- A television laboratory is established just west of the Radio Center. Radio/TV personnel are teaching classes and also producing informational films and audio programs for distribution around the state.
- The Radio Center and TV lab are renamed the Radio-TV Center. The television lab includes two Auricon 16mm film cameras and equipment to produce kinescopes.
- A new Department of Communications is approved by the UI Board of Regents. It will become official in 1958 with the hiring of William Snyder as department head. Students major in either Journalism or Radio/TV.
- Nationally syndicated newspaper columnist (and Idaho native) Inez Robb speaks at graduation and is awarded an honorary Doctor of Literature degree.
- Journalist Ernest K. Lindley (UI graduate, 1920) receives an honorary degree and delivers the commencement address.
- KUID “Television,” a closed circuit TV system used for teaching, is installed.
- Gordon Law becomes head of the Department of Communications. In May, a request from Law and the Department of Communications to establish an FM broadcast station on campus is approved.
- UI alumnus Ernest K. Lindley establishes The Lindley Award in honor of his parents (his father, Ernest H. Lindley, was UI president from 1917-1920). The Lindley Award is the highest award in the College of Letters, Arts and Social Sciences.
- Upon the departure of long-time Journalism head Granville Price, local journalists write to the Board of Regents expressing concerns about the future of the Journalism program. They needn’t have worried; Bert Cross is hired to teach Journalism and stays 23 years, serving as department head for many of those years.
- KUID-FM becomes the first educational FM radio service in Idaho when it began broadcasting at 91.7 FM on December 13. The radio station is operated by the Department of Communications.
- Peter Haggart is hired to teach Radio/TV; he will stay with the department until 1998.
- The 1965-67 UI catalog lists Advertising as a study option under Journalism.
- KUID-TV begins broadcasting within an 80 mile radius of Moscow with music and test patterns throughout the summer. KUID-TV becomes the first public television station to go on the air in Idaho when daily programming begins September 6th.-TV begins broadcasting within an 80 mile radius of Moscow with music and test patterns throughout the summer. KUID-TV becomes the first public television station to go on the air in Idaho when daily programming begins September 6th.
- Longtime journalist Ernest K. Lindley, now with the U.S. State Department, is named to the University of Idaho Hall of Fame.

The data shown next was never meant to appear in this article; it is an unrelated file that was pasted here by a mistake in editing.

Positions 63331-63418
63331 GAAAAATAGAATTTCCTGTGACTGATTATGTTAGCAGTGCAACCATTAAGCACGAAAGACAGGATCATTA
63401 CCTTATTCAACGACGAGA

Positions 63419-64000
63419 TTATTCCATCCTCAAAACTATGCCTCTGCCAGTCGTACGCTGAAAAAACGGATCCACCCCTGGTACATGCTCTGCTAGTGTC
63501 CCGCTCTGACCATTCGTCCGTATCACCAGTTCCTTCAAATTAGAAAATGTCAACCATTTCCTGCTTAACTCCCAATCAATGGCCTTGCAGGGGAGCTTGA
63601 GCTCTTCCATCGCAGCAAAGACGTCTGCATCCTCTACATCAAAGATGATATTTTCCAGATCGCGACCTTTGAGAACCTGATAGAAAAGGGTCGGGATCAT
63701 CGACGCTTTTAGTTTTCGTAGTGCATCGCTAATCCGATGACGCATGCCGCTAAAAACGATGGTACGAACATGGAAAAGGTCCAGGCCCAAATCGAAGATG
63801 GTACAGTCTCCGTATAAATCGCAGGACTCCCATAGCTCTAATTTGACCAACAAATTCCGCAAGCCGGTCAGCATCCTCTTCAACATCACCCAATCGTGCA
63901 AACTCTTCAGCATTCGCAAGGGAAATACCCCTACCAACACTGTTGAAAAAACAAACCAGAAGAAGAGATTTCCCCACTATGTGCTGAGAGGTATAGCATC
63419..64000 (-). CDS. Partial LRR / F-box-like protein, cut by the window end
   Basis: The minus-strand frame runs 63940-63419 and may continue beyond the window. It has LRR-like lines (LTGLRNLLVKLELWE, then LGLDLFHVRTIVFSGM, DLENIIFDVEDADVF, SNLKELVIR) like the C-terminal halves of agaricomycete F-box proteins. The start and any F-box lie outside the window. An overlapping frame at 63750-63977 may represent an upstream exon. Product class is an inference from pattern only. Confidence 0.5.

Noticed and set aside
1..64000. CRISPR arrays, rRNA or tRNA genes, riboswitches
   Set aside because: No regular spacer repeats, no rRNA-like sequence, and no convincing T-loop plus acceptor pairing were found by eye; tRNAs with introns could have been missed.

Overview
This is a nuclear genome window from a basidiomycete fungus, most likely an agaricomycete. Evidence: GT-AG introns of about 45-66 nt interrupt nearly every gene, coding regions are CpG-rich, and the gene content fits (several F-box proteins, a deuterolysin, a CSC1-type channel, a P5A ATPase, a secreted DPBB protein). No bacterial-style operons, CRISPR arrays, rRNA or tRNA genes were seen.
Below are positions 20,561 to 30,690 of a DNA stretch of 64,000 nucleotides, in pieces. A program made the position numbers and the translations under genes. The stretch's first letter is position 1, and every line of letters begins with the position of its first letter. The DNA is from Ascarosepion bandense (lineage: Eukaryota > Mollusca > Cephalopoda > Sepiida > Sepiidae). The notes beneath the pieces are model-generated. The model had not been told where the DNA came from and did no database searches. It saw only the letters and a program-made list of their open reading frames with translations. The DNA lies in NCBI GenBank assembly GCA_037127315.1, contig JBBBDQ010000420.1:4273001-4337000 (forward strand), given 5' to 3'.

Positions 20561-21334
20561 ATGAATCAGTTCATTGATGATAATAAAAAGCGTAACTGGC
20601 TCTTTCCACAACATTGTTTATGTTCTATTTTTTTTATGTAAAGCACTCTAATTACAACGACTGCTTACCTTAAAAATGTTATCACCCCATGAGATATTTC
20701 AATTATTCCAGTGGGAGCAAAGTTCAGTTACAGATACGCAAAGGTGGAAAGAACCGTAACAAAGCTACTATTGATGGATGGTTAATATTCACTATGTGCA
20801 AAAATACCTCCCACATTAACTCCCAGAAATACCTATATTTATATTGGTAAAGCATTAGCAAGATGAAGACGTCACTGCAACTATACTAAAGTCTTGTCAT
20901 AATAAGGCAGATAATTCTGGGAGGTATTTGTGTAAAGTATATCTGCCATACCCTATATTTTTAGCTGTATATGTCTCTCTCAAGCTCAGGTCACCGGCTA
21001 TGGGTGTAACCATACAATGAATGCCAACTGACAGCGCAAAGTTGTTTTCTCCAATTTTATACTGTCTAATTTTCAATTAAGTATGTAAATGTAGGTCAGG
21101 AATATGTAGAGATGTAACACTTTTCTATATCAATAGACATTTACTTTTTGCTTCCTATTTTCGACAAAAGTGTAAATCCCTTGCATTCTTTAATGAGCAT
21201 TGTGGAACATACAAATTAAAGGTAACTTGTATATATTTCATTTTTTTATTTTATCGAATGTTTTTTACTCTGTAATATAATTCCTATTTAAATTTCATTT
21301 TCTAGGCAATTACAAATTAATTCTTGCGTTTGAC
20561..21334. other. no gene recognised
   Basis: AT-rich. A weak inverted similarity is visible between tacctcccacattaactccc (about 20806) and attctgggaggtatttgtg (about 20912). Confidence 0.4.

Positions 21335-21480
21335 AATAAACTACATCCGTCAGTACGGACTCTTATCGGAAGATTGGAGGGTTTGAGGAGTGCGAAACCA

- In a program guide, KUID-TV managers write the station "can claim the honor of being the first ETV station in the Inland Empire to originate color programming." KUID has a few shows in color on Sunday night.
- By 1969, the student-operated radio station, KUOI-FM, has become a broadcast station.
- A study committee is looking at different ways to bring together the academic disciplines and services in the field of communication. This will lead to the disbanding of The Department of Communications in 1971 and the establishment of The School of Communication two years later.
- Radio-Television major Denver James is recipient of The Lindley Award, given to the outstanding senior in The College of Letters and Science.
- The School of Communication is formed, bringing together the departments of Journalism, Radio/TV, and Speech, along with the subject fields of Communication, Photo, and the Division of Broadcast Services (KUID-FM/TV). Don Coombs is hired as the first director of the School of Communication, which has its main office in the University Classroom Center.
- Full-time color programming arrives at KUID-TV, thanks to a large federal grant which allowed for the purchase of new equipment.
- The former Agricultural Education Building on Line Street, also known as “The Alamo,” is renovated one floor at a time and the School of Communication moves in over a three-year period. The School will remain at this location until the building is torn down in July 1998 to make room for the Idaho Commons.
- The 1975 UI catalog now lists Public Relations as a study area for students.
- The George Fowler Chapter of The Public Relations Student Society of America is chartered at the UI on November 5th. George Fowler is a 1959 Journalism alumnus.
- Photography/Film is a study area listed in the UI catalog for the first time. Other areas of study for students at this time are Speech and Interpersonal Communication.
- Rafe Gibbs, professor emeritus of journalism, is named to the UI Alumni Hall of Fame. He wrote a history of the university called "Beacon for Mountain and Plain."
- During a state budget crisis, the Idaho Legislature zero-funds public broadcasting in the state. Some say the funding cuts are partly the result of the content of some of KUID-TV’s documentaries, including “Cedar Thief!” Portions of the funding is eventually restored.
- The 1981 course catalog finds the Radio/TV degree changing to Telecommunication.